What is monkeypox?
Monkeypox is a rare viral infection which people usually pick up in the tropical areas of west and central Africa.
It is usually spread through direct contact with animals such as squirrels, which are known to harbour the virus.
However, it can also be transmitted through very close contact with an infected person.
Monkeypox was first discovered when an outbreak of a pox-like disease occurred in monkeys kept for research in 1958.
The first human case was recorded in 1970 in the Democratic Republic of Congo and the infection has been reported in a number of central and western African countries since then.
Only a handful of cases have been reported outside of Africa until now and they were confined to people with travel links to the continent.
How deadly is it?
Monkeypox is usually mild, with most patients recovering within a few weeks without treatment. Yet, the disease can prove fatal.
However it can kill up to 10 per cent of people it infects.
The milder strain causing the current outbreak kills one in 100 — similar to when Covid first hit.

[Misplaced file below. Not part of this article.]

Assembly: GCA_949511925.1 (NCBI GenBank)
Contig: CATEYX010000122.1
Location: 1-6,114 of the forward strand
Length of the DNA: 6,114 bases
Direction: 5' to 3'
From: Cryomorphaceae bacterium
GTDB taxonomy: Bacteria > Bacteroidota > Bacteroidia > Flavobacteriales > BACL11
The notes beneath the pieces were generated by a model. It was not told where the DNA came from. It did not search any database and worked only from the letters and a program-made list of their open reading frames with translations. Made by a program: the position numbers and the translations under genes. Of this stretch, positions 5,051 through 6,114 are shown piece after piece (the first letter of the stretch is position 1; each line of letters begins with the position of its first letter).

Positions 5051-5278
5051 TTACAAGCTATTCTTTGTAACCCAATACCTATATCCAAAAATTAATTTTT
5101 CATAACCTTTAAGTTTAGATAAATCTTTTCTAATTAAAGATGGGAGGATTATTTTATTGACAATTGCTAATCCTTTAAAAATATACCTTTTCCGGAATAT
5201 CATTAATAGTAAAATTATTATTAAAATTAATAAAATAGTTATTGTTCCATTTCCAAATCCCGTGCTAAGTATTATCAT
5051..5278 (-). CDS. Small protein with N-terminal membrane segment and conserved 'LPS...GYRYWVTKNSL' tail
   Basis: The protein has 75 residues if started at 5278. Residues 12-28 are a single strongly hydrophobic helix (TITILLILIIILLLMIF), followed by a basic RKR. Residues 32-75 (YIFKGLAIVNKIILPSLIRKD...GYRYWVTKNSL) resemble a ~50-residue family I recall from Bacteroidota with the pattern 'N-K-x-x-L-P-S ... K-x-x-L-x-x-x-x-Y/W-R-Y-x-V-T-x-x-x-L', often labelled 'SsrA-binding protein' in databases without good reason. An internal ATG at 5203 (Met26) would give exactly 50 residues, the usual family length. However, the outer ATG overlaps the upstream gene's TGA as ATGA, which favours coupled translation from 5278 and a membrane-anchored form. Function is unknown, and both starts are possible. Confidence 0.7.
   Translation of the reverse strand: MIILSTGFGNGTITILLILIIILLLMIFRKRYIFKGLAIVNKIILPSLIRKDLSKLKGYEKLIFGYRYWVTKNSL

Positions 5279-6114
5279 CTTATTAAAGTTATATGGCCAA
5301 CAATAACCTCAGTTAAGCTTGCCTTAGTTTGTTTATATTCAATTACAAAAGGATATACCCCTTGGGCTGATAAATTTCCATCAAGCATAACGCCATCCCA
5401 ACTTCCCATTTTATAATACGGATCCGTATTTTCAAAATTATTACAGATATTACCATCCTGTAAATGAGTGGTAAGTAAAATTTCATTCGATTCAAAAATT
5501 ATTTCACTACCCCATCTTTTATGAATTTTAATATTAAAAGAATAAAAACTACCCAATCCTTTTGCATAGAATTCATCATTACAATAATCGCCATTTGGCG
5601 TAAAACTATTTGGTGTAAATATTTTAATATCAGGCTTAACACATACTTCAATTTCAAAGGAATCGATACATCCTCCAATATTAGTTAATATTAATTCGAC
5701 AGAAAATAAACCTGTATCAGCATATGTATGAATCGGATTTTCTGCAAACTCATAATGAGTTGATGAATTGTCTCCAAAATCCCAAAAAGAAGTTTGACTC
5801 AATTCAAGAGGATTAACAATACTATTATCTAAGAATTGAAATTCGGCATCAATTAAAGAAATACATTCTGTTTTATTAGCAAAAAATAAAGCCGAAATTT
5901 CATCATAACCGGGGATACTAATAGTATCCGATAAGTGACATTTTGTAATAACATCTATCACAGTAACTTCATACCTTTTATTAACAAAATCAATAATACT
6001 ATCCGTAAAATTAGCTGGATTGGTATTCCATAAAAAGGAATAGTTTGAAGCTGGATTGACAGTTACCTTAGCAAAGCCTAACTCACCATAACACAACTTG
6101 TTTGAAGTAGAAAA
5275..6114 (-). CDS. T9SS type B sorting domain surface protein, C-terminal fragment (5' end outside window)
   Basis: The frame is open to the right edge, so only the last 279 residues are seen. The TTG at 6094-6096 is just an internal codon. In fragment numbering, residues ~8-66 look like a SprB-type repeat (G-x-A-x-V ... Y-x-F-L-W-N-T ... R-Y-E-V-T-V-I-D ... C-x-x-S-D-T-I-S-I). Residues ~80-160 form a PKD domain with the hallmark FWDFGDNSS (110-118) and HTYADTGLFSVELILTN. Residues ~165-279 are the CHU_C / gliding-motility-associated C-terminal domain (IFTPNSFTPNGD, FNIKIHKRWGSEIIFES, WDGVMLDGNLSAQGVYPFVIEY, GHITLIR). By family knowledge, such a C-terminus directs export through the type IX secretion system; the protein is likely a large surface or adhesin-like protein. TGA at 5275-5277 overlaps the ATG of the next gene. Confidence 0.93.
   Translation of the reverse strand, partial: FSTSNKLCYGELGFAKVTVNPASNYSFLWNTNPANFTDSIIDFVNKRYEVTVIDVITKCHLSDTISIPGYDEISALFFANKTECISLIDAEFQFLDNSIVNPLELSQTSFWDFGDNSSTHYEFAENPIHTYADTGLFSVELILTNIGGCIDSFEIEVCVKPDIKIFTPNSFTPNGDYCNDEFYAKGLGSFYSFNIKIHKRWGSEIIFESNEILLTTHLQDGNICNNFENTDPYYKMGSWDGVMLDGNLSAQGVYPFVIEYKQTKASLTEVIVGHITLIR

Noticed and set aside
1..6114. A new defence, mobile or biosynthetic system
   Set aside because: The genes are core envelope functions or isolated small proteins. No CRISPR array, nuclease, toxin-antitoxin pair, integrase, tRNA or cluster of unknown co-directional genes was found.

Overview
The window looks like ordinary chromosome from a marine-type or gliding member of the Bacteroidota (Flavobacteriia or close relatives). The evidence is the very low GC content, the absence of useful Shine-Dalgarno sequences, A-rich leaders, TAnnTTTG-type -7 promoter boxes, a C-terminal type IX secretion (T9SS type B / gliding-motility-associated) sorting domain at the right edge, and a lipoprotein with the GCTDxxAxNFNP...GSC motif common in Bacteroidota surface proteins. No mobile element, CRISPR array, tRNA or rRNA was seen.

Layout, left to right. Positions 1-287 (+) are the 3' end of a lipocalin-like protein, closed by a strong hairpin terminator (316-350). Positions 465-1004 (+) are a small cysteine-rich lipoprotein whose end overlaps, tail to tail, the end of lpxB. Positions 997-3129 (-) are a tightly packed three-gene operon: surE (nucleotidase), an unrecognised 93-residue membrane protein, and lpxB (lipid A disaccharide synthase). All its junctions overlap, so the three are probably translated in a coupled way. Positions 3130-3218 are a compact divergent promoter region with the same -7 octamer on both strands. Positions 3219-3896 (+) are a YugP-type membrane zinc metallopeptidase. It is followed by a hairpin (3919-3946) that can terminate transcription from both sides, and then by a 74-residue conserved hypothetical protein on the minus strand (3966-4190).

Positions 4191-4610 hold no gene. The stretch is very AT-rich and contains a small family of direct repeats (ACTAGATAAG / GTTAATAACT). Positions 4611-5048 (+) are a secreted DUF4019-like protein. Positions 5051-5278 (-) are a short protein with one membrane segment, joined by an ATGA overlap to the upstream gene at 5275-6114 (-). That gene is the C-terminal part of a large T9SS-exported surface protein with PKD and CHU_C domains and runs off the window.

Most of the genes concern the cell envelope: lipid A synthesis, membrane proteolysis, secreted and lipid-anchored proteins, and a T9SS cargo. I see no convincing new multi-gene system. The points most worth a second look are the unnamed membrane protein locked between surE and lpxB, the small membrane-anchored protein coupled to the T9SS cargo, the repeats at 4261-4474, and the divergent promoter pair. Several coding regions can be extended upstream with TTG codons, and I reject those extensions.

Monkeypox shuts down some aspects of your body’s ability to fight infections.
Because of the presence of other viruses and bacteria which your body can’t fight off, in the worst cases patients can succumb to a lethal shock throughout the body and blood poisoning.
Death is more likely to occur in younger patients. The skin lesions are painful and disfiguring, and can be the source of further infections.
Is there a cure?
Because monkeypox is closely related to the virus that causes smallpox, jabs for smallpox can also protect people from getting monkeypox.
One vaccine, Imvanex, was shown to be around 85 per cent effective in preventing monkeypox infection.
Antivirals and pooled blood from individuals vaccinated against smallpox can be used to treat severe cases.
What are the symptoms?
Initial symptoms of monkeypox include fever, headache, muscle aches, backache, swollen lymph nodes, chills and exhaustion.
But its most unusual feature is a rash that often begins on the face, then spreads to other parts of the body, commonly the genitals, hands or feet.
The rash changes and goes through different stages before finally forming a scab, which later falls off.
What do I do if I have symptoms?
Anyone worried that they could be infected with monkeypox is advised to make contact with clinics ahead of their visit.
Health chiefs say their call or discussion will be treated sensitively and confidentially.